A woman holding her glassesNinety percent of people who undergo LASIK, or laser eye surgery, enjoy 20/20 to 20/40 vision after the procedure, according to the American Academy of Ophthalmology. Around 92 to 98 percent of those also report being satisfied with the results.

While this technological innovation gets high praises, you must still do your homework and learn about it before you undergo the procedure. Experts from Del Negro & Senft Eye Associates list the things you need to know about LASIK:

Before surgery

Laser vision correction is a procedure proven effective for specific problems such as astigmatism, nearsightedness (myopia), and farsightedness (hyperopia). An ophthalmologist will not refer patients with substantial refractive errors.

Meticulous screening is very important, so rely on the recommendation of experienced doctors. If you are a suitable candidate, the surgeon will prepare you for the procedure, and you must pay attention to the guidelines to lower the risk of infection and other complications.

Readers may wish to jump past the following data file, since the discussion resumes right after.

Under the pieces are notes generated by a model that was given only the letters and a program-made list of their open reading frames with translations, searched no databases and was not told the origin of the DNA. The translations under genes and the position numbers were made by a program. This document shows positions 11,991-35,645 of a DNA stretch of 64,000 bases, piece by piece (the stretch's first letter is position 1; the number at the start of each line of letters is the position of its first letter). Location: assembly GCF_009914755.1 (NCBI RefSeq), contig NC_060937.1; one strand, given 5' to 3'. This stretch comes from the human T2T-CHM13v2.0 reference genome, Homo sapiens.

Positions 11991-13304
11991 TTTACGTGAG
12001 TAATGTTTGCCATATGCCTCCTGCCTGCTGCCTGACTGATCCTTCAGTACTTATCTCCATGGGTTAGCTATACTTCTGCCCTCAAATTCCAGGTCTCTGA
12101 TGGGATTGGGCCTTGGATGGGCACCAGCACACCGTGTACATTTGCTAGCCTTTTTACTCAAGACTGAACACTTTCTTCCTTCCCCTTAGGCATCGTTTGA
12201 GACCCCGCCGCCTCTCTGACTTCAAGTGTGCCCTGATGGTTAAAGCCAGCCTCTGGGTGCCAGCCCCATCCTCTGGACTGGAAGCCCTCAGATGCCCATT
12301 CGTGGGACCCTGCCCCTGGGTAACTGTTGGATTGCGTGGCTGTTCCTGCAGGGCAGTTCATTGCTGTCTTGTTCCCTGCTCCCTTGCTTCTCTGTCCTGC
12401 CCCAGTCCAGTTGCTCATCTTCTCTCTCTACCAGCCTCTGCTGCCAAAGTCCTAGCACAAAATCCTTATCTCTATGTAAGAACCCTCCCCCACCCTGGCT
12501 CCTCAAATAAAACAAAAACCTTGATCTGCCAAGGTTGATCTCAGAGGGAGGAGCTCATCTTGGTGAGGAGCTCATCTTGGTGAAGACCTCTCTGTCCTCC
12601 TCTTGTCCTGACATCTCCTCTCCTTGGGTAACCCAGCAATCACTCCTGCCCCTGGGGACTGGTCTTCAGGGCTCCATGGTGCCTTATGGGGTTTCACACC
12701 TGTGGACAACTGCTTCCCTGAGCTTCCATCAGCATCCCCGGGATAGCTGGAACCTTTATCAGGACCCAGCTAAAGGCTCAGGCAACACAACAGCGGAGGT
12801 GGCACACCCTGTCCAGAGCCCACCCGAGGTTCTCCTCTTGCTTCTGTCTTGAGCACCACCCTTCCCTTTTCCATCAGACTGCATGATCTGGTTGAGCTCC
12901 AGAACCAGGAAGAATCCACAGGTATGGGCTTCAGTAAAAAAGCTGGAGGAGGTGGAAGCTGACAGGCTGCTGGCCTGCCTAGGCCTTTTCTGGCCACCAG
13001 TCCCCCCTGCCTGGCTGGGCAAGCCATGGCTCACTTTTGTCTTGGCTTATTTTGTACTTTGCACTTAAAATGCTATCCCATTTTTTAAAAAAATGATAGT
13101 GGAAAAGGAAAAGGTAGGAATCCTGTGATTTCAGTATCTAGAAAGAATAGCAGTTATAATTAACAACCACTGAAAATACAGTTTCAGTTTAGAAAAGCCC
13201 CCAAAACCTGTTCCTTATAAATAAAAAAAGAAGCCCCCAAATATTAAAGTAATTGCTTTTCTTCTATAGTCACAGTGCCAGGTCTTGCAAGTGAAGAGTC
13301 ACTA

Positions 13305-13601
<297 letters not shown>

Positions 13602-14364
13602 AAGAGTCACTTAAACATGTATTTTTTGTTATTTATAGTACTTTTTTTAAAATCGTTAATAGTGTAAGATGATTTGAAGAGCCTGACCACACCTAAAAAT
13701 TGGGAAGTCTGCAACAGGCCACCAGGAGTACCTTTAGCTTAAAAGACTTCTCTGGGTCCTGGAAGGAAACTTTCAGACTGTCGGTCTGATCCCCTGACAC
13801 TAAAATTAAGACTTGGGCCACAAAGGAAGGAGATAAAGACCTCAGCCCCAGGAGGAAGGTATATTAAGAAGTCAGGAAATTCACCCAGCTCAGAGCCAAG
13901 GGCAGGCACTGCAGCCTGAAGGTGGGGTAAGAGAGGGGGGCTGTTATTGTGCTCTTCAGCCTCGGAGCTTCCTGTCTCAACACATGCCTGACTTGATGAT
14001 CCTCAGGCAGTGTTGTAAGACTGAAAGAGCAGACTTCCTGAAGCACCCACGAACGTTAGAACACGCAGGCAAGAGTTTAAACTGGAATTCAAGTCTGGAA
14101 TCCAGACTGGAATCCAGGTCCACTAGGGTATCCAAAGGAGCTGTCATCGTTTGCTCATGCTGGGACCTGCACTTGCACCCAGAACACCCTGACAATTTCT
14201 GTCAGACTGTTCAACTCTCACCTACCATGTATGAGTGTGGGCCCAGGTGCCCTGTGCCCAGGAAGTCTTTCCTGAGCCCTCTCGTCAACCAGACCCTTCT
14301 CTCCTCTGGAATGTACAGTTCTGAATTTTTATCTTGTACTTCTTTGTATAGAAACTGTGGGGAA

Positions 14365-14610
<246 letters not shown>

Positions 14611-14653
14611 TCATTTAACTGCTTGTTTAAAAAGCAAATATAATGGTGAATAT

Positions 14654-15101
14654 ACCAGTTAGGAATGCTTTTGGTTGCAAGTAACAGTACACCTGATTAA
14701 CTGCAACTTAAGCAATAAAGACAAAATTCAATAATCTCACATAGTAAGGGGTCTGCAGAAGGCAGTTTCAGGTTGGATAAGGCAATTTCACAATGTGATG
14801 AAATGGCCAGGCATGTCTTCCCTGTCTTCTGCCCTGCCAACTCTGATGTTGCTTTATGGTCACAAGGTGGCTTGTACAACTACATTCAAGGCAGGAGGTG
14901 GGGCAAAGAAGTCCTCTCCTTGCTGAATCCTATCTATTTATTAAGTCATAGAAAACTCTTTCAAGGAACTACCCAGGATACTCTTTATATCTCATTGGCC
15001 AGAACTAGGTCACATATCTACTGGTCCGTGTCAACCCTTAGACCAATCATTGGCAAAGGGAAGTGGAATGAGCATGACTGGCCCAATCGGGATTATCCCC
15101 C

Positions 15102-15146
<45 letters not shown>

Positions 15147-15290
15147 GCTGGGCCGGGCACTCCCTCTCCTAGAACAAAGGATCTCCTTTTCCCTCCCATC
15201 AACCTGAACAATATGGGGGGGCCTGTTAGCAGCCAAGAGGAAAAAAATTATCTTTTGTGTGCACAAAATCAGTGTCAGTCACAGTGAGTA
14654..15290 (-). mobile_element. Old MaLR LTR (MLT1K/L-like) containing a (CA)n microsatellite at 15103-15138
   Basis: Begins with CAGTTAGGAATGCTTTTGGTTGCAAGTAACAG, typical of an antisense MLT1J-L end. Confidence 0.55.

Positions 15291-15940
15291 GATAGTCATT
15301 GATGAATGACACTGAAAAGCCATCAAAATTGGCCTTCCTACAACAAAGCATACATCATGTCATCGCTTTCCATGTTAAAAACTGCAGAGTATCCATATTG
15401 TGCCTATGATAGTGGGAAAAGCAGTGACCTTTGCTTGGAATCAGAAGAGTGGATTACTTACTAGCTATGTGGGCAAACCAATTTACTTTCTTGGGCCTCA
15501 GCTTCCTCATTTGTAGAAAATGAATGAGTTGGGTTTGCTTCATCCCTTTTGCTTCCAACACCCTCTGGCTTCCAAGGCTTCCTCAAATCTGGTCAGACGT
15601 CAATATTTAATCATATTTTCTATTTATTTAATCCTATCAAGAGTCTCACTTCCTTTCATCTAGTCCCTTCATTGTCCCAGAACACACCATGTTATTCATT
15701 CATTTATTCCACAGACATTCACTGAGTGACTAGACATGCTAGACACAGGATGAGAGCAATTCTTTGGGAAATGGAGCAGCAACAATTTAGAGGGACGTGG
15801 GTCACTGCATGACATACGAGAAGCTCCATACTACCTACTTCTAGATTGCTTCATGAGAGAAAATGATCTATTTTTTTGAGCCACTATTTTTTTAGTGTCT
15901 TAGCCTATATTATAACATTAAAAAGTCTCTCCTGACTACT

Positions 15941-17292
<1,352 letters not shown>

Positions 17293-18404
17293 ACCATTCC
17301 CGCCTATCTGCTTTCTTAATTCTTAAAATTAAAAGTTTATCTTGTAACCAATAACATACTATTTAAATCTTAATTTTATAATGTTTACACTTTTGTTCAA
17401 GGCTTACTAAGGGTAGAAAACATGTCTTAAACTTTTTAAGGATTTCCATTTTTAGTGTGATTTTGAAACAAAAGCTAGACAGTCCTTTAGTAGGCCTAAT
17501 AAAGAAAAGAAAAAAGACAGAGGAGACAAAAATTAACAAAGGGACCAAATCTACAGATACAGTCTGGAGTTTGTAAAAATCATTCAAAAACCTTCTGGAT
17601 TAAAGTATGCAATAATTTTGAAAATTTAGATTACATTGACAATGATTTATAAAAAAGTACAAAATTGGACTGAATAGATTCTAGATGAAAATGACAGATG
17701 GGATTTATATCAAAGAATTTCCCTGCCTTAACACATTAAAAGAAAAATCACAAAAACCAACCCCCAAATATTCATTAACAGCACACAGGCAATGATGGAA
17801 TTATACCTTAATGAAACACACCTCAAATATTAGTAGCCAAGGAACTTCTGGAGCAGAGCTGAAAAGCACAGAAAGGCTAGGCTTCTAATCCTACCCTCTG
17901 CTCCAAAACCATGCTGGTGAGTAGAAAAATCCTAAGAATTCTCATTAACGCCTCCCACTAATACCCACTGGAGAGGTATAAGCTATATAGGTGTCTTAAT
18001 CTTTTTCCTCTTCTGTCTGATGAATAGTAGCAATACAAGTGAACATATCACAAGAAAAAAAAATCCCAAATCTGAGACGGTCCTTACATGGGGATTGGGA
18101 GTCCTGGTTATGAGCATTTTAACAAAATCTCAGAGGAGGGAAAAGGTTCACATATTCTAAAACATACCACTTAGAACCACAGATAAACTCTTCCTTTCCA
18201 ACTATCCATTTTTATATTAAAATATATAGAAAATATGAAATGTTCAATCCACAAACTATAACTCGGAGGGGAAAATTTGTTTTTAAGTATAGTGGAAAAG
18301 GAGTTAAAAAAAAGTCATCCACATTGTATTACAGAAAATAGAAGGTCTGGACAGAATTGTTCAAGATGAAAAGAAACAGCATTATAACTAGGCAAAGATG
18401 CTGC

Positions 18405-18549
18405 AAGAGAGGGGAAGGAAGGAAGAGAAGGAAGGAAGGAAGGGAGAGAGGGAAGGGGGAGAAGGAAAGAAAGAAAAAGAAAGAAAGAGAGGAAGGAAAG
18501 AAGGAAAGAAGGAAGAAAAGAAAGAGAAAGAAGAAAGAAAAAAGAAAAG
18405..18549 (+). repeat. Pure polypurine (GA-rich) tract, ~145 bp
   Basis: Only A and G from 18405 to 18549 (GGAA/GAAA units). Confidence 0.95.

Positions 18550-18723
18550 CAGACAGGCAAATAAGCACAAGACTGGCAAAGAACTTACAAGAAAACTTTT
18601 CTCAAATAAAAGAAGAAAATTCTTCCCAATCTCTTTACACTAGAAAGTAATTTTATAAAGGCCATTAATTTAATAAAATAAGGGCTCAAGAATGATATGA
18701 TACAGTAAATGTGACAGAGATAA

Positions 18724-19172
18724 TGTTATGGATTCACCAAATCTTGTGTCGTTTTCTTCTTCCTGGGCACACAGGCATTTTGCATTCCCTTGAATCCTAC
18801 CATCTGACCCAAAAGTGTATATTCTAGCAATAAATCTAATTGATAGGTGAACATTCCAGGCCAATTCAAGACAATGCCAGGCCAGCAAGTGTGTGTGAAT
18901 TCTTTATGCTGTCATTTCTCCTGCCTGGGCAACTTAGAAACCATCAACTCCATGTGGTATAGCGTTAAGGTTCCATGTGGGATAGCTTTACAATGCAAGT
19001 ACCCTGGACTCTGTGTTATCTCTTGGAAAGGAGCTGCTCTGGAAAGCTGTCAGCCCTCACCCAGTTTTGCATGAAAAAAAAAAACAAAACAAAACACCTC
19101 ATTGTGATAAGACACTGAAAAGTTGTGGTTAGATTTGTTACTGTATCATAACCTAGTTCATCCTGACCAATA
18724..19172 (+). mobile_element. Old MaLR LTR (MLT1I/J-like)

During surgery

The third option in the management of vision problems after eyeglasses and contact lenses is Laser Vision Correction. A qualified surgeon performs the elective procedure, which involves an excimer laser. The light beam is .25 microns wide, or 0.5% of the width of a strand of your hair. The surgeon reshapes the cornea to correct vision problems. Be prepared to receive medication for relaxation if the doctor thinks this is advisable.

After surgery

Usually, after the procedure, patients notice an improvement in their vision. Technological improvements make current equipment safer and more reliable, reducing the risk for complications markedly. Since your eyes can be sensitive to light after the procedure, you must be protective. Apply prescribed steroid and antibiotic drops. Healing should not take too long if you have good general health.

The excimer laser was developed in 1970, and now it is making it possible for people to see better and participate more effectively and safely in daily life.